You can't just start throwing grain at her, no matter how good quality it is, if she's less than a BCS 3 or so.

          If "due in 2 weeks" is just based on " Day 340 is in 2 weeks", then you can't count on that. Hopefully you have more time than that, in order to get more weight on the mare before she starts using huge amounts of calories to produce milk.
          The CoTH CYA - please consult w/your veterinarian under any and all circumstances. - ET


          • #6
            Add ration balancer.


            • #7
              Originally posted by babecakes View Post
              Add ration balancer.
              Not if she's a BCS 2 and has been there long enough. The risk of re-feeding syndrome - killing with kindness - is real.
              The CoTH CYA - please consult w/your veterinarian under any and all circumstances. - ET


              • #8
                Are you sure about the service dates? Is the sire also a TB?
                McDowell Racing Stables

                Home Away From Home


                • #9
                  You want an alfalfa based diet. Starvation causes the body to break down muscle as an energy source. So you want to start with small frequent alfalfa hay meals to treat the protein deficiency. No grain of any kind because that increases the risk of refeeding Syndrome. Refeeding syndrome can kill both mare and foal so do not start with unlimited hay. Small meals slowly increased.


                  Don't forget to treat for ulcers as well. A starved horse is pretty much guaranteed to have a stomach full of ulcers.


                  • #10
                    As mentioned, alfalfa is recommended for recovering starved horses. Based on cover date, the mare can foal anywhere from 320 days to over 400, so who knows, you may have more time than you think. I would give her pre-foaling vaccinations asap, and hope she waits a little longer than two weeks to foal. Foals are born with no basic immunity of their own, so mares are vaccinated 30 days from the best guess of a due date, usually 30 days out from 340 days, to give a foal immunity to various diseases through colostrum. If she foals shortly, I would suggest that you try to find supplementary colostrum or use plasma. If you have no worming history on her, I would worm her with a mild wormer now and again within 24 hours after foaling. You don't want to risk her colicking on a big worm die off, so mild is the key here. Good luck, and thank you for helping her.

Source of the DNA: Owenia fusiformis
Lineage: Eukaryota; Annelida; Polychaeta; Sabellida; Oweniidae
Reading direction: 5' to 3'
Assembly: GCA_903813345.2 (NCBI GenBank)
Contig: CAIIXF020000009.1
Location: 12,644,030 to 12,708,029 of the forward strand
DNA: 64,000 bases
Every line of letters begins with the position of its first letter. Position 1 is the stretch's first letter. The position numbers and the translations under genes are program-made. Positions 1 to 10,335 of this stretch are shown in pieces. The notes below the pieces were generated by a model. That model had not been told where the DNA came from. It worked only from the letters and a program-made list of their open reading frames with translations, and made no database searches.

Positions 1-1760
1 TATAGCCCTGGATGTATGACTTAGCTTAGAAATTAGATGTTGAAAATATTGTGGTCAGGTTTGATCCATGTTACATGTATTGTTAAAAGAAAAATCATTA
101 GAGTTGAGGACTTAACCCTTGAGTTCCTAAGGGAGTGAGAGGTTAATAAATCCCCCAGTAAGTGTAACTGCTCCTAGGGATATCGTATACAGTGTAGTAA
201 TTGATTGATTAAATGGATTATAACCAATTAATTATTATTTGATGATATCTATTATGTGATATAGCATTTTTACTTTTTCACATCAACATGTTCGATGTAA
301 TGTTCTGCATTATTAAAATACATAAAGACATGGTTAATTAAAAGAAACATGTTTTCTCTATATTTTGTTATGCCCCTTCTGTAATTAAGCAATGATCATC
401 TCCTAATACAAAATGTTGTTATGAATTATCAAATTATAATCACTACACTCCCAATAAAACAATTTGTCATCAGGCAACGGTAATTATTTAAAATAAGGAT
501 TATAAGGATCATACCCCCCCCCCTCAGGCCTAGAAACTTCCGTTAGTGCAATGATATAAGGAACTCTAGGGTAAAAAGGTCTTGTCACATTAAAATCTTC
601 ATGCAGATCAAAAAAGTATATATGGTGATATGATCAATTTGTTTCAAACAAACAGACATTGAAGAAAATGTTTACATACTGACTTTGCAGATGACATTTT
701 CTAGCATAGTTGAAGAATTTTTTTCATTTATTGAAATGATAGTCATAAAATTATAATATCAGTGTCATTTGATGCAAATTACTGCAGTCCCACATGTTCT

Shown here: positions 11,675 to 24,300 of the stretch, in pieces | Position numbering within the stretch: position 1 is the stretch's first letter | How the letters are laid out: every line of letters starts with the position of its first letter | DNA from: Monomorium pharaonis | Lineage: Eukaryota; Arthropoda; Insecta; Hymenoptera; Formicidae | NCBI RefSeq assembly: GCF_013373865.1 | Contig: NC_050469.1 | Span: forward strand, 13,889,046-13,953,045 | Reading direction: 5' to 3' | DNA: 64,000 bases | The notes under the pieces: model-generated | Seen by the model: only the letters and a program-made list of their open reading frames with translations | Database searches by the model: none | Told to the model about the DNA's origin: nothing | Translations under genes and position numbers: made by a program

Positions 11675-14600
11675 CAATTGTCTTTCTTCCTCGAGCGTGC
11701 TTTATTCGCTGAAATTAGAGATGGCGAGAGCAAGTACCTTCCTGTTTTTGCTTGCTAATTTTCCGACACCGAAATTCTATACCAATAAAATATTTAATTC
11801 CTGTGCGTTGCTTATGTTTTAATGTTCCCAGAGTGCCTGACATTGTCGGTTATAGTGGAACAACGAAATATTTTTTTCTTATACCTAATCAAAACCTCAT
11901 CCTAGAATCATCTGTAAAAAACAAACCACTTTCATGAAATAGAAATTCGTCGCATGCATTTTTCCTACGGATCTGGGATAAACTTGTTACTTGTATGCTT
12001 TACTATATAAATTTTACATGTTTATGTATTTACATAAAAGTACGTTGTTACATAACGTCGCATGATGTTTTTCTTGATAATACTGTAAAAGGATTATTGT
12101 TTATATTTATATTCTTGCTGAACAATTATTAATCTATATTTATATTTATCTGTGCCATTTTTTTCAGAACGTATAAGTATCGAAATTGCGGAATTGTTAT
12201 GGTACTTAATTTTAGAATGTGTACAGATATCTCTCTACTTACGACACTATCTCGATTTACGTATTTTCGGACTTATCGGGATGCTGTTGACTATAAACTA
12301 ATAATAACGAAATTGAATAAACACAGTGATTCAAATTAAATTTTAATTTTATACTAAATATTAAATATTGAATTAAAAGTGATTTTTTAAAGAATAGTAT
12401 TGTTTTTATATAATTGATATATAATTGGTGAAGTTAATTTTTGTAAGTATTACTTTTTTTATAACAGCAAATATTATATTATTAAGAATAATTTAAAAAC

Mystic Owl Sporthorses


                    • #11
                      Do a fecal before deworming. Using a "mild wormer" might not kill anything, or very little, and she might not even need to be dewormed now, instead being able to wait until after she foals, at which time using Equimax would be a good idea for many reasons.

                      There really is no "mild" dewormer. They either work well, or they don't. Even the ones with high and widespread resistance (fenbendazole, pyrantel pamoate) have the potential to be very effective on a given horse's worm load. Pyrantel is very effective on my farm, thankfully. Fenbendazole doesn't do squat, which is typical.

                      If you do have a high worm load and need to be concerned about a large die-off (toxins, impaction), then start with fenbendazole (Safeguard, Panacur), then re-fecal in 10 days to see where you are. If you've got very little reduction, use pyrantel pamoate (Strongid, Equell) and repeat the fecal in another 10 days. If you've still got less than at least 80% reduction, then all you have left is Equimax. Quest is out of the question for a thin horse.
                      The CoTH CYA - please consult w/your veterinarian under any and all circumstances. - ET


                      • Original Poster

                        Hey, thanks for all the advice.
                        She currently in my round yard(didn't want to chuck her straight onto my lush spring grass), and getting ad lib hay and water with electrolytes. Have already dropped a fecal egg count to my vets and taken bloods to send off to test for selenium etc etc.

                        Now just waiting to speak to my vet tomorrow.
                        Unfortunately most of my mares a big fat warmbloods so my hard feeds are more fibre and less fat which probably isn't ideal in this situation.